An interesting post over on Deep Glamour considers “the reclaimed glamour of architectural salvage.” Here’s an excerpt:
[Baltimore artist Sean O’Harra and Meg Fairfax Fielding, the author of the Pigtown Design blog] agree that people are drawn to the inherent glamour of vintage materials, whether they’re raw or have been reworked to create something new. “We’re honoring our past and what came before us,” says Fielding.
But both add warnings. Fielding notes that, like so many other things that are glamorous on the surface, architectural salvage requires a great deal of dirty, gritty work for both sellers and shoppers. …
O’Harra’s concerns relate to the popularity of vintage materials and what that means for quality. “A lot of antique shops and pickers jumped on this bandwagon and make things that people see as interesting. But a lot of times, I think there’s not a good marriage between materials. People eat it up because it’s aged, but it doesn’t always look aesthetically pleasing to me.”
O’Harra also laments the increased popularity of newly made objects with a vintage look, which is at odds with his environmentally-conscious approach to reusing materials. “A lot of what you see is not vintage – it’s recast materials made with new wood. That’s not the right thing. These are one-off objects that shouldn’t be mass-produced.”
Post on the 25th March via Unconsumption
New to Magpie Home & Interiors is this collection of four modern travel posters of the city of Liverpool. Providing a contemporary take on the colourful simplicity of vintage travel posters of the 1930s-50s, these posters celebrate the new and old landmarks that symbolise one of the world’s most iconic cities.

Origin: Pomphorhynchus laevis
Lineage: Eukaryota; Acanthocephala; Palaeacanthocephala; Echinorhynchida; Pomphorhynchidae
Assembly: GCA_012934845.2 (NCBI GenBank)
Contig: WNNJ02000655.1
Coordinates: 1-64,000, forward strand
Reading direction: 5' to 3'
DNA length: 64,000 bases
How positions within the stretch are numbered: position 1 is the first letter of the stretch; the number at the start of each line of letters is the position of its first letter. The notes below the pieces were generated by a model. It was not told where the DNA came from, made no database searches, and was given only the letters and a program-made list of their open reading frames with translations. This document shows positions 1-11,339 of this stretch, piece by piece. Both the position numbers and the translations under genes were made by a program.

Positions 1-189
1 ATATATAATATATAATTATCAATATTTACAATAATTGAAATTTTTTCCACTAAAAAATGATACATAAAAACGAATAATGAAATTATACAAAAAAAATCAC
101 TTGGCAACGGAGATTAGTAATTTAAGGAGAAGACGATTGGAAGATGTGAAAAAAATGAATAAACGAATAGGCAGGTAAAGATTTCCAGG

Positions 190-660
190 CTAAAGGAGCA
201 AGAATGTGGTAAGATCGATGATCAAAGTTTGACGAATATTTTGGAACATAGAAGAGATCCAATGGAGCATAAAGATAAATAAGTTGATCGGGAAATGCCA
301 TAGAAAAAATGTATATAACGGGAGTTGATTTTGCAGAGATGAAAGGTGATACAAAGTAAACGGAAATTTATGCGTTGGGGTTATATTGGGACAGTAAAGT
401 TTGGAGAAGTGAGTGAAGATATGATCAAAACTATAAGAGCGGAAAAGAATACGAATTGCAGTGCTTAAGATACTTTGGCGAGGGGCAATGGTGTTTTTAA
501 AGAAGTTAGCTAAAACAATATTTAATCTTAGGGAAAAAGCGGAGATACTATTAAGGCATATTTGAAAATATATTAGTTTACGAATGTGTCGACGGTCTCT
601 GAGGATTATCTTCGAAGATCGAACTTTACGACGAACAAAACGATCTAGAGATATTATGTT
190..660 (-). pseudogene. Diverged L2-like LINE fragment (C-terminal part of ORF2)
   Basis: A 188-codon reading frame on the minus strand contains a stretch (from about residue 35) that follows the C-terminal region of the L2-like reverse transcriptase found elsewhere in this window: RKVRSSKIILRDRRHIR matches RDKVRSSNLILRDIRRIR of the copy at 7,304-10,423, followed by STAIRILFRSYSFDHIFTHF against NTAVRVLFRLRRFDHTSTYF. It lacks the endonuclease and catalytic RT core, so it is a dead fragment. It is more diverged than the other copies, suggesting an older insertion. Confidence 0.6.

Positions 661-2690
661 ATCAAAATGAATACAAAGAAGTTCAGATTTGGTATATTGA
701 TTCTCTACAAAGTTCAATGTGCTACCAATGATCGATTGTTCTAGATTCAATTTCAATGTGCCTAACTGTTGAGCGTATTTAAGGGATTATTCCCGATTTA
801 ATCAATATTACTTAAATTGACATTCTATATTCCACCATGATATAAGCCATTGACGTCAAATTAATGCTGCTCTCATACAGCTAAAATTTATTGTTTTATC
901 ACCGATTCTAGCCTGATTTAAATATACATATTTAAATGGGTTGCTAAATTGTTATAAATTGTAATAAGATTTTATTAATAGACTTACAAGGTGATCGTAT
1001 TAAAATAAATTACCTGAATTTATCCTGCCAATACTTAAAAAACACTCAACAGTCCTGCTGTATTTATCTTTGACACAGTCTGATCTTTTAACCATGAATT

The set includes the Catholic Metropolitan and Anglican Cathedrals, The Restaurant Tower ( St Johns Beacon) built in 1969, the Albert Dock and the Liverbirds taking inspiration from the Royal Liver Building one of the most recognisable landmarks in the city of Liverpool and home to two fabled Liver Birds that watch over the city and the sea.
These fine A3 art prints are printed on heavyweight 300gsm white matte board – for a smooth, matte finish and can be purchase individually or as a set via our website.
I am usually rubbish at taking before pictures but this weekend I managed to remember so I thought I would share them with you.
I started work on the smaller two drawer on Sunday so I am just waiting for its new handles to arrive and then I will post an after shot and you can let me know what you think.
This Victorian pine blanket box is our latest addition. It has been hand painted and finished in old white chalk paint. A natural wax has been applied to give a beautiful and durable finish. We have updated this piece with new ceramic handles with a coral detail which adds a subtle splash of colour.